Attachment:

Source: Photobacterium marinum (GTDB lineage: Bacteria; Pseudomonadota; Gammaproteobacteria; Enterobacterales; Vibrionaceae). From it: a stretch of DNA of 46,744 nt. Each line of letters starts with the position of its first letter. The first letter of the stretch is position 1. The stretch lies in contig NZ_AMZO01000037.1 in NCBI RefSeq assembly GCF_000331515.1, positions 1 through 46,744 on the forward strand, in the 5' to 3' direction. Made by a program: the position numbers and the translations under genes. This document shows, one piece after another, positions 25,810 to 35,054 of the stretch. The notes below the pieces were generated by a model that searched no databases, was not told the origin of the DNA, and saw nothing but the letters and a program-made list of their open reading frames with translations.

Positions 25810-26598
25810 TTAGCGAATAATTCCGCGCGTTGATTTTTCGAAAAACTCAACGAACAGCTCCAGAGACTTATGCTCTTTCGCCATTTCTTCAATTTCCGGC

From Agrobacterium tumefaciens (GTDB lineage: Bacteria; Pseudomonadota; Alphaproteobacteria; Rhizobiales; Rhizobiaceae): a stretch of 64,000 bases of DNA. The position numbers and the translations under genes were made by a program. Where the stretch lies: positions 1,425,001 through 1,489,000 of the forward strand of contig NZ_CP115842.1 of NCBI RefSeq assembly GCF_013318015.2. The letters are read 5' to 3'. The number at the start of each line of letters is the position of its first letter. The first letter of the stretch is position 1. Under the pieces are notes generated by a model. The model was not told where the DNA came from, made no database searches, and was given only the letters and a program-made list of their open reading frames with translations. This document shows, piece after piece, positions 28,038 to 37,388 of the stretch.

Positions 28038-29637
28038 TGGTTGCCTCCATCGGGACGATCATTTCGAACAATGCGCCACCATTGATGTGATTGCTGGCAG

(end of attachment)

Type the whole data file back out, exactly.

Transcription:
Source: Photobacterium marinum (GTDB lineage: Bacteria; Pseudomonadota; Gammaproteobacteria; Enterobacterales; Vibrionaceae). From it: a stretch of DNA of 46,744 nt. Each line of letters starts with the position of its first letter. The first letter of the stretch is position 1. The stretch lies in contig NZ_AMZO01000037.1 in NCBI RefSeq assembly GCF_000331515.1, positions 1 through 46,744 on the forward strand, in the 5' to 3' direction. Made by a program: the position numbers and the translations under genes. This document shows, one piece after another, positions 25,810 to 35,054 of the stretch. The notes below the pieces were generated by a model that searched no databases, was not told the origin of the DNA, and saw nothing but the letters and a program-made list of their open reading frames with translations.

Positions 25810-26598
25810 TTAGCGAATAATTCCGCGCGTTGATTTTTCGAAAAACTCAACGAACAGCTCCAGAGACTTATGCTCTTTCGCCATTTCTTCAATTTCCGGC

From Agrobacterium tumefaciens (GTDB lineage: Bacteria; Pseudomonadota; Alphaproteobacteria; Rhizobiales; Rhizobiaceae): a stretch of 64,000 bases of DNA. The position numbers and the translations under genes were made by a program. Where the stretch lies: positions 1,425,001 through 1,489,000 of the forward strand of contig NZ_CP115842.1 of NCBI RefSeq assembly GCF_013318015.2. The letters are read 5' to 3'. The number at the start of each line of letters is the position of its first letter. The first letter of the stretch is position 1. Under the pieces are notes generated by a model. The model was not told where the DNA came from, made no database searches, and was given only the letters and a program-made list of their open reading frames with translations. This document shows, piece after piece, positions 28,038 to 37,388 of the stretch.

Positions 28038-29637
28038 TGGTTGCCTCCATCGGGACGATCATTTCGAACAATGCGCCACCATTGATGTGATTGCTGGCAG